For the past several weeks I’ve had the great fortune to help contribute to our new archival finding aid interface, based on the Stanford ArcLight project. My coworker Sean Aery, is a contributor to that project as well as being the lead developer for Duke University Libraries’ implementation.
The new site is set to launch next week (July 1st) and we are all very excited about it. You can read a teaser post about it written by the product owner, Noah Huffman.
position:sticky; across the major browsers is now at point that we could try implementing this feature in a much more simple way, so that’s what we did!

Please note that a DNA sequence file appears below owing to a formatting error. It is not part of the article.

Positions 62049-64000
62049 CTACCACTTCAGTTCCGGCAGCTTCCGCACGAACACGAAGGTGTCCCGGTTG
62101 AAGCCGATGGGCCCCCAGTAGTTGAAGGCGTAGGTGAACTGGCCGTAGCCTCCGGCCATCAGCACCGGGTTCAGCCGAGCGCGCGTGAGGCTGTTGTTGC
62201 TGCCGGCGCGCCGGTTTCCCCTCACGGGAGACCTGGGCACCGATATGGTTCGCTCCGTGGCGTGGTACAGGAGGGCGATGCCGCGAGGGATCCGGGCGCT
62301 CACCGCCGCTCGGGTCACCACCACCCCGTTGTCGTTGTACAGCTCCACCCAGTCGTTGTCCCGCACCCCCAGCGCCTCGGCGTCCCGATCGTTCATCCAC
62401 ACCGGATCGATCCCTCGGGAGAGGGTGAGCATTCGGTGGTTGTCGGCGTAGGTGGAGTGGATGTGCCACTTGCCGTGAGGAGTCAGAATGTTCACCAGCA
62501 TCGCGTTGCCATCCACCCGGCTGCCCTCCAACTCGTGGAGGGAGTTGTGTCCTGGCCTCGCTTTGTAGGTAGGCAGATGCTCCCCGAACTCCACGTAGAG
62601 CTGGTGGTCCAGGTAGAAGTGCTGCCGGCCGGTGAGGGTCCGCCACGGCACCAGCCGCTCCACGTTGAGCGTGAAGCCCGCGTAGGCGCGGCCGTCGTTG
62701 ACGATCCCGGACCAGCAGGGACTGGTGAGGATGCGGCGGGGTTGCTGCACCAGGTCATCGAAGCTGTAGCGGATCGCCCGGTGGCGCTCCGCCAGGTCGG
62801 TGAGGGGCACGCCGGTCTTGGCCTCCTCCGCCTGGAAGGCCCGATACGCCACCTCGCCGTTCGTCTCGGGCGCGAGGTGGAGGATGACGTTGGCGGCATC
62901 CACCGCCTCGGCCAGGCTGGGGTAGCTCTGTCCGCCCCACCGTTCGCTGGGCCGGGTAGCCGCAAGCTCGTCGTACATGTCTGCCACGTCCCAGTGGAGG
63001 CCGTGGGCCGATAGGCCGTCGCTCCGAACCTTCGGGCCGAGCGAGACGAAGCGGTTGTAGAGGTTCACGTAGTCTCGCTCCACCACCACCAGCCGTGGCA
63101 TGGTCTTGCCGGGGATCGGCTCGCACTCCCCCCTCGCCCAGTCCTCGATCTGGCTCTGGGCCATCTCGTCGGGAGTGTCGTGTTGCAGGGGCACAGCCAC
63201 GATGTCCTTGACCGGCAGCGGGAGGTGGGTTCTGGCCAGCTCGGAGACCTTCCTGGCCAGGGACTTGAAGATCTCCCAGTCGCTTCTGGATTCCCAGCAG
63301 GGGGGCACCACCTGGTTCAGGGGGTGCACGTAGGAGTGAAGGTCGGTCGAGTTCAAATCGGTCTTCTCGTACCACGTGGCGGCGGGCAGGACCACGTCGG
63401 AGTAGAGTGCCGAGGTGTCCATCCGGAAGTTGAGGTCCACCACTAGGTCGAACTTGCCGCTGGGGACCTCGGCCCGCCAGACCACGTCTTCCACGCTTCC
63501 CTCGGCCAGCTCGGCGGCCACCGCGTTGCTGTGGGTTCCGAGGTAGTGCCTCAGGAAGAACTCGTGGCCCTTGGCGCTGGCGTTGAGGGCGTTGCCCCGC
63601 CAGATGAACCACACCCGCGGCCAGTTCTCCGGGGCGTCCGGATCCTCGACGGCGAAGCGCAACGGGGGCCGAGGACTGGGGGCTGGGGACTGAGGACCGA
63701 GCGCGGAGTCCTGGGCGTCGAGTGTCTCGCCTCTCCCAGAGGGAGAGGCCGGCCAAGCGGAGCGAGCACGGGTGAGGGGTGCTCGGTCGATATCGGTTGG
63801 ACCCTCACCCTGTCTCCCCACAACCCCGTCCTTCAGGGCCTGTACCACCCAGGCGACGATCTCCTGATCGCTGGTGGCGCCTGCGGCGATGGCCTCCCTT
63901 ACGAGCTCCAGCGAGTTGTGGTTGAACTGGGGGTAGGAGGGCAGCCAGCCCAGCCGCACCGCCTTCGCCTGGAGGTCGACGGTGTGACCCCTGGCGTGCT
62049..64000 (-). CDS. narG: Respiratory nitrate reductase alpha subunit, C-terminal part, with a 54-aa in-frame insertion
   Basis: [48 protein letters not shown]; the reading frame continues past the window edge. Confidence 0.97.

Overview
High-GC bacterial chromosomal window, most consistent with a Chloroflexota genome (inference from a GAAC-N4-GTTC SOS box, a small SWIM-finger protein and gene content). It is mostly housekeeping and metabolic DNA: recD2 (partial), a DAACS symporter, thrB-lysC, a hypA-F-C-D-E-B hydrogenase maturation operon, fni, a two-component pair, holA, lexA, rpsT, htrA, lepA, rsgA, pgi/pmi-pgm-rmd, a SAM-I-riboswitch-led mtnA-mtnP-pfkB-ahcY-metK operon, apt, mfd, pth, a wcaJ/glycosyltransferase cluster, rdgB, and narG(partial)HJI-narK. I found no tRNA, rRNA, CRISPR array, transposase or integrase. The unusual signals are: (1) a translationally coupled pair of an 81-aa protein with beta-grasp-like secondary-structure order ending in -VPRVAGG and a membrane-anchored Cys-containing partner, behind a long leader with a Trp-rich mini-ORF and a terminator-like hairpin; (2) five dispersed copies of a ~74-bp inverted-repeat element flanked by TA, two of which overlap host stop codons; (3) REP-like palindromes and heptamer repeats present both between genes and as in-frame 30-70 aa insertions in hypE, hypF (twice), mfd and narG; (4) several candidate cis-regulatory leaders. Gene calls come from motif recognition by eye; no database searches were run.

However, some googling revealed that there was a setting in macOS for the scroll bars which I was completely unfamiliar with:
I didn’t recall having ever changed that in the past, so I checked with Sean and his was set the same as mine. This felt like the right track, but I still couldn’t imagine what was going on.
Sean also mentioned he was using a trackpad to browse, whereas I have an external mouse attached to my machine. On a whim I tried unhooking the mouse and restarting my computer — and sure enough, that did the trick!
So the lesson of this story is… if you ever encounter unexpected behavior with scroll bars while doing development work on your Mac, make sure to check your settings and/or account for your use of an external mouse!